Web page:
Clean-water funding + dirty water legislation = no progress
Dear VoteWater community:
The things we’d really like Santa to bring would never fit into a stocking. Clean water: Santa could pour some in but it would make a mess.
Of course, it couldn’t hold a Christmas candle to the mess we’ve already made here in Florida. Our environmental problems remain severe. The question is whether a tsunami of new spending can change that.
Earlier this month Gov. Ron DeSantis unveiled his proposed 2024 budget, which includes $1.1 billion for Everglades restoration and water quality projects around the state. It includes $550 million for the Comprehensive Everglades Restoration Plan (CERP), $64 million for the EAA Reservoir, $50 million projects to reduce harmful discharges to the Caloosahatchee and St. Lucie estuaries and $81.5 million for the Northern Everglades and Estuaries Protection Program.
There’s $135 million for the expanded Water Quality Improvement Grant Program to help pay for septic-to-sewer conversions and other nutrient-reduction projects. Another $100 million will go to the Indian River Lagoon Protection Program to fund water-quality projects; $50 million will go to protect Florida’s iconic springs; and more.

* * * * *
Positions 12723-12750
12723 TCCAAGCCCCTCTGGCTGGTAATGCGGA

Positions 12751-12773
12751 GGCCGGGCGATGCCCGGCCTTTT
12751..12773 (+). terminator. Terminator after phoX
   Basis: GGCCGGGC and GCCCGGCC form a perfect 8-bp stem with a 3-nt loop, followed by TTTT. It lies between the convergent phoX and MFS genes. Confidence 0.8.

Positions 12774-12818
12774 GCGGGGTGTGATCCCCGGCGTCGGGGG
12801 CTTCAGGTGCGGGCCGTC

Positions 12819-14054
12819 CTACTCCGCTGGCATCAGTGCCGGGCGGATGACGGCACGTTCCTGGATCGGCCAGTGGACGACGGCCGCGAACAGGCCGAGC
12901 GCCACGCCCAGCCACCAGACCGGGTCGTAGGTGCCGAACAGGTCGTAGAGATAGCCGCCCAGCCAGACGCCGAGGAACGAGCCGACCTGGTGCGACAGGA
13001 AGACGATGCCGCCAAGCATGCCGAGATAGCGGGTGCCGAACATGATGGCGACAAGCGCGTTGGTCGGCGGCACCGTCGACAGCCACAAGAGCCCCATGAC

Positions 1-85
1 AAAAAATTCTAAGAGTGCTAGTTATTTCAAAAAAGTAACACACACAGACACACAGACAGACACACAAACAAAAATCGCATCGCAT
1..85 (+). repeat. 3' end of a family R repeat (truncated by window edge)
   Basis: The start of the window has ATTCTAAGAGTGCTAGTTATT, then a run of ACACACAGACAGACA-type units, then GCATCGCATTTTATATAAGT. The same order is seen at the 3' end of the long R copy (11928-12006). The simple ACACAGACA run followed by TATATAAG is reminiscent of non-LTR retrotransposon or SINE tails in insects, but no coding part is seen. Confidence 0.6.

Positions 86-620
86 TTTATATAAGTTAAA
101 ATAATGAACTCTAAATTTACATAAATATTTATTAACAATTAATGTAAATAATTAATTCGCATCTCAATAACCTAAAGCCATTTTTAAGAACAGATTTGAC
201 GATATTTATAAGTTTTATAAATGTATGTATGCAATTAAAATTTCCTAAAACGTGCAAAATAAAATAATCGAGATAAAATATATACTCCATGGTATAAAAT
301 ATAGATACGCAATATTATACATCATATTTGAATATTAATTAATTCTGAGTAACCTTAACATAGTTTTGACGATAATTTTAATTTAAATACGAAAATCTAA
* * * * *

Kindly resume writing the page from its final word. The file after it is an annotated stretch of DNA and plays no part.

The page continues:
All this is good news. But even as Florida politicos are crowing about this fiscal commitment to Florida’s water quality, the Legislature is hard at work on anti-environmental legislation. There are bills that would undermine wetlands protections, efforts to intimidate citizens who challenge environmental permits — and other destructive proposals rumored to be waiting in the wings.
In other words, we’re undermining all the clean-water spending with new dirty-water bills that threaten to perpetuate — or worsen — the problems all that spending seeks to solve in the first place.
One step up, one step back is not progress.
That’s why we’re reluctant to cheerlead all the proposed environmental spending. Simply throwing money at our problems will not solve them.
We need legislators who value our waterways as much as they value the next campaign check from Big Sugar. We need local officials willing to tell a developer “no” every now and then.
Santa won’t bring these things, of course. But you can. With your support, we can keep fighting for a future defined by clean water and open spaces, not pavement and harmful algal blooms.
With your support, we can make real and sustainable progress. So let’s make 2024 the year where natural Florida is no longer seen as something to be exploited — but something to be cherished.